The Daily Journal has named DVD Copy Control Association Inc. v. RealNetworks Inc. among California’s 2009 plaintiff verdicts with the most significant impact.
U.S. District Court Judge Marilyn Hall Patel, on August 11, granted a ground-breaking preliminary injunction forbidding RealNetworks, Inc. from distributing DVD “ripping” products known as RealDVD and Facet. The ruling represents a significant step toward shielding the film industry from the kind of file-sharing and piracy of copyrighted works that has been seen in the music industry. The MPAA estimates that film piracy in all its forms cost the industry $6.5 billion in 2005 (the most recent available statistic).
Munger, Tolles & Olson represented the six major motion picture studios, who sought the preliminary injunction under the Digital Millennium Copyright Act and also pursued a claim alleging that Real breached its license with the DVD Copy Control Association for use of the DVD copy protection system (“CSS”). Munger Tolles demonstrated that RealNetworks’ products circumvented numerous aspects of the copy-protection technologies that protect DVD content. RealNetworks had argued not only that its products did not circumvent DVD copy-protection technologies, but also that consumers have a fair-use right to backup their DVDs. Judge Patel disagreed with RealNetworks: “Whatever application the fair use doctrine may have for individual consumers making back-up copies of their own DVDs, it does not portend to save Real from liability under the DMCA in this action.” The victory came after a contrary decision from the Santa Clara Superior Court that had interpreted the CSS License not to prohibit the copying of DVDs.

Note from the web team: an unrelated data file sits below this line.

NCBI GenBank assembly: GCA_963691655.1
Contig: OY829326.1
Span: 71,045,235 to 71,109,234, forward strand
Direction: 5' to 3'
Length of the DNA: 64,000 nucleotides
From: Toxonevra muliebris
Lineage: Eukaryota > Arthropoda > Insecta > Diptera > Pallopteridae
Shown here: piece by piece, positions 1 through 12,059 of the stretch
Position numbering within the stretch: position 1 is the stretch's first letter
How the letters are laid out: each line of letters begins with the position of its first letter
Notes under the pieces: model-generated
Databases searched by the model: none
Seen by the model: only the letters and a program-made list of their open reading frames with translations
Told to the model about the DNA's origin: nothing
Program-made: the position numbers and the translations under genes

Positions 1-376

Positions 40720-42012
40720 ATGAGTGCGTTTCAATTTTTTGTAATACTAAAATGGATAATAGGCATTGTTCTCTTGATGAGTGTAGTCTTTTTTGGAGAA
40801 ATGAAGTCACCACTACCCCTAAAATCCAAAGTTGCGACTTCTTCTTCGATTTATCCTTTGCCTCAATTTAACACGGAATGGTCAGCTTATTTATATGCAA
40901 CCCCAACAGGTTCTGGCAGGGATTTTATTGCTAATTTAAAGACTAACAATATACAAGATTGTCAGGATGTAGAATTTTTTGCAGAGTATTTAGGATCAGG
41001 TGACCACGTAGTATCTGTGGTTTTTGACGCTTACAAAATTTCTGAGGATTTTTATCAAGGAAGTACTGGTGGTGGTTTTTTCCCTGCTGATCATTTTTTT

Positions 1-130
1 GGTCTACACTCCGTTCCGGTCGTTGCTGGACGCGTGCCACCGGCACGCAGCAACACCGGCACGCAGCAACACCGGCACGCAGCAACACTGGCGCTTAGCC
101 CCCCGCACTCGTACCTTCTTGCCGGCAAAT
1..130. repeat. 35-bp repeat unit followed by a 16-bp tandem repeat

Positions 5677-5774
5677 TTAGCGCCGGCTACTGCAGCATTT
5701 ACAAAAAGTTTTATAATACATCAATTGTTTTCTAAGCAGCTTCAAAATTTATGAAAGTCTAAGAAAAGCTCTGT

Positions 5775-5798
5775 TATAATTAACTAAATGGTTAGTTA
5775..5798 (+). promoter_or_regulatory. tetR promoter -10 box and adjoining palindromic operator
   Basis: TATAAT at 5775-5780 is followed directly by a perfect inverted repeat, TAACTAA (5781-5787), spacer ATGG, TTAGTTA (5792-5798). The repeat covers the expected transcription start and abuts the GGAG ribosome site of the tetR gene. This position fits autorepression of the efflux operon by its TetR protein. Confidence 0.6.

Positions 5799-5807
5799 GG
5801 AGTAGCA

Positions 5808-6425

Munger Tolles' trial team included Bart H. Williams, Rohit K. Singla, Glenn D. Pomerantz, Lawrence C. Barth, Kelly M. Klaus, Rebecca G. Lynch, Jonathan H. Blavin and L. Ashley Aull.